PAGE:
1 Annex B Implementation of the ban on referral fees in personal injury cases Report on the responses to the SRA consultation issued in October 2012 Introduction 1. This report follows the SRA s recent consultation on how it should implement the ban on referral fees in personal injury cases, which is set out in sections 56 to 60 of the Legal Aid, Sentencing and Punishment of Offenders Act 2012 (LASPO) and includes the SRA s responses to the issues raised by respondents. 2. The consultation set out the SRA s proposals for implementing the ban on referral fees in personal injury cases, which is due to come into force on 1 April It followed a discussion document published in June 2012 setting out our early thoughts. The consultation included: discussion of the responses to our June discussion document and our responses to the issues raised; proposed amendments to the SRA Code of Conduct and the SRA Glossary; draft guidance on how we will interpret the relevant provisions of LASPO for regulatory purposes; and a draft supervision and enforcement strategy, describing our proposed outcomes-focused, risk-based approach to enforcing the ban. 3. The consultation did not contain specific questions, but instead invited stakeholders to comment on a range of issues. Respondents commented on many different aspects of our proposals and these comments are summarised below. Responses received responses were received from a wide variety of stakeholders, including individual solicitors and firms of varying sizes; practitioners involved in both claimant and defendant personal injury work; claims management companies and businesses that carry out marketing for firms; insurance companies; organisations representing insurers and firms and practitioners; the Legal Ombudsman and the Law Society. A list of respondents is attached at the end of the paper. Themes arising from the responses 5. The following are the themes that arose from the responses: The need for clarity 6. The most common theme was the need for clarity, which was raised in almost all of the substantive responses. It was clear that people have different views about what is or should be caught by the ban. The following reasons were given for further clarity being needed:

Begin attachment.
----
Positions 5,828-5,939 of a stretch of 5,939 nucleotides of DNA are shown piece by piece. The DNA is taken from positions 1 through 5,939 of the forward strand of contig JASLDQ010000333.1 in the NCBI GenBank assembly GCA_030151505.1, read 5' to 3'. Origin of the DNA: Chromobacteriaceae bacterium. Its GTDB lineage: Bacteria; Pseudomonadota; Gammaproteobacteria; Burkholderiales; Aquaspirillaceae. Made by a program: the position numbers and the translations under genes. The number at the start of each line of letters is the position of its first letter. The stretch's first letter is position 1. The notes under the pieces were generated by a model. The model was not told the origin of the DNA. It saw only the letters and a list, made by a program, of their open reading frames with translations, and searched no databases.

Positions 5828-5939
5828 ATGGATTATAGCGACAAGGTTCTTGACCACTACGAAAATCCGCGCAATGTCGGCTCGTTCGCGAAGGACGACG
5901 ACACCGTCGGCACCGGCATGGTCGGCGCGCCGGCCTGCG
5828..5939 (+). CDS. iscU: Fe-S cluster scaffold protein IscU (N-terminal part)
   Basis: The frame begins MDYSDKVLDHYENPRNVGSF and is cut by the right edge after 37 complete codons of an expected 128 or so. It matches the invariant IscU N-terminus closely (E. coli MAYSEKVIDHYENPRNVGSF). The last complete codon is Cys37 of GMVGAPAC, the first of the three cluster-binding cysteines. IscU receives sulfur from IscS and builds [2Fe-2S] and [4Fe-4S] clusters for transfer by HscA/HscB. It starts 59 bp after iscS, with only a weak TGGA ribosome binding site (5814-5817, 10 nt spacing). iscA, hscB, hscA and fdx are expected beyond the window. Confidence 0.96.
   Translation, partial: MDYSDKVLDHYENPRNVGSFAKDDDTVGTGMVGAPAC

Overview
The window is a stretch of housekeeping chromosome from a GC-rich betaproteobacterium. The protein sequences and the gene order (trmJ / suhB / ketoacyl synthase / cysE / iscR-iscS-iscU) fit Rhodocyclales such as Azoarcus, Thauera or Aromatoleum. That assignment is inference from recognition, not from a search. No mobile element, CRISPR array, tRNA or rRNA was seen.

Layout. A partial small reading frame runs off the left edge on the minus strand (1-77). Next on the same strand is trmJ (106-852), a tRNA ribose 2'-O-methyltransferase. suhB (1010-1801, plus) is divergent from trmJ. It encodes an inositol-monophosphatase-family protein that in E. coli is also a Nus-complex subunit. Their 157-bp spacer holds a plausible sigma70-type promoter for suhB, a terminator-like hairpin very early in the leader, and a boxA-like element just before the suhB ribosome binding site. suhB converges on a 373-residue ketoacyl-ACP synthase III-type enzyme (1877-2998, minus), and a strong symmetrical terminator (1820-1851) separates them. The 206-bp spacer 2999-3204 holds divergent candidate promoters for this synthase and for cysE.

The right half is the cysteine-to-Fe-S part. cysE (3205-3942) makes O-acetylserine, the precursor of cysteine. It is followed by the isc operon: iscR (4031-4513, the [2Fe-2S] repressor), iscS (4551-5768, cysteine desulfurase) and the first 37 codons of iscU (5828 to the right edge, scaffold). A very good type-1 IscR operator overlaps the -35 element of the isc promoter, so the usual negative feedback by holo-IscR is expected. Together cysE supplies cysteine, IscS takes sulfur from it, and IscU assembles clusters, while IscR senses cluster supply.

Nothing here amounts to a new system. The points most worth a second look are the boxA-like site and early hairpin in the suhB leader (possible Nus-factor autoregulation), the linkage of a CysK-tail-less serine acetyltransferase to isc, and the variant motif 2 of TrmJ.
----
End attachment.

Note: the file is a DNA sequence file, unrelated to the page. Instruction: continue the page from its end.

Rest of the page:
2 to ensure/assist with compliance; to provide certainty, consistency and fairness; to enable businesses to plan ahead and implement changes before the ban comes into force; to ensure consistency between regulators; the SRA must provide clarity in order to comply with its statutory obligations to monitor and enforce the ban; the SRA needs to be transparent about what it considers acceptable - if it has a view on a particular arrangement, or type of arrangement, this should be shared with the profession and other interested parties; to stop firms adopting an over cautious approach and opting out of arrangements which the SRA may subsequently decide are not prohibited by LASPO 7. There were various suggestions as to how further clarity might be achieved. Whilst some felt that the outcomes should include more detail, or that prescriptive rules should be introduced, the majority felt that the draft guidance should be extended and include more examples, particularly on the types of arrangement known already to exist. Others called for the SRA to give safe harbour guidance, by approving firms proposed business models. 8. The Law Society was in favour of further clarity being provided, particularly on where the line will be drawn between legitimate payments advertising and illegal referral fees, and what sort of ABS arrangements solicitors will be able to enter into with referrers of business such as insurers and claims management companies: We are pleased that the SRA has taken a positive approach by providing guidance and giving examples for solicitors who will need to comply with the ban under LASPO. However, we maintain that LASPO is ambiguous and difficult to interpret.... We recognise that the SRA cannot provide a definitive ruling. However, as the body enforcing the Act, it is important that it should be clear about what it regards as breaching the provisions and consistent as to how and where it will use its enforcement powers. The Law Society 9. We appreciate that there is uncertainty over the precise activities that are prohibited under LASPO and will continue to develop our guidance on how we will interpret the Act for regulatory purposes, taking into account the views expressed and queries raised in the consultation, as well as any discussions we have with practitioners about their referral arrangements. We agree that where we form a view on a particular issue we should share this with the profession. However, we remain of the view that prescriptive rules would be inconsistent with outcomes-focused, risk-based regulation and may encourage businesses to adapt their arrangements to fit within rules, without considering whether they comply with LASPO and the SRA Principles or whether they achieve the right outcomes for clients and the wider public. The draft guidance/interpretation of LASPO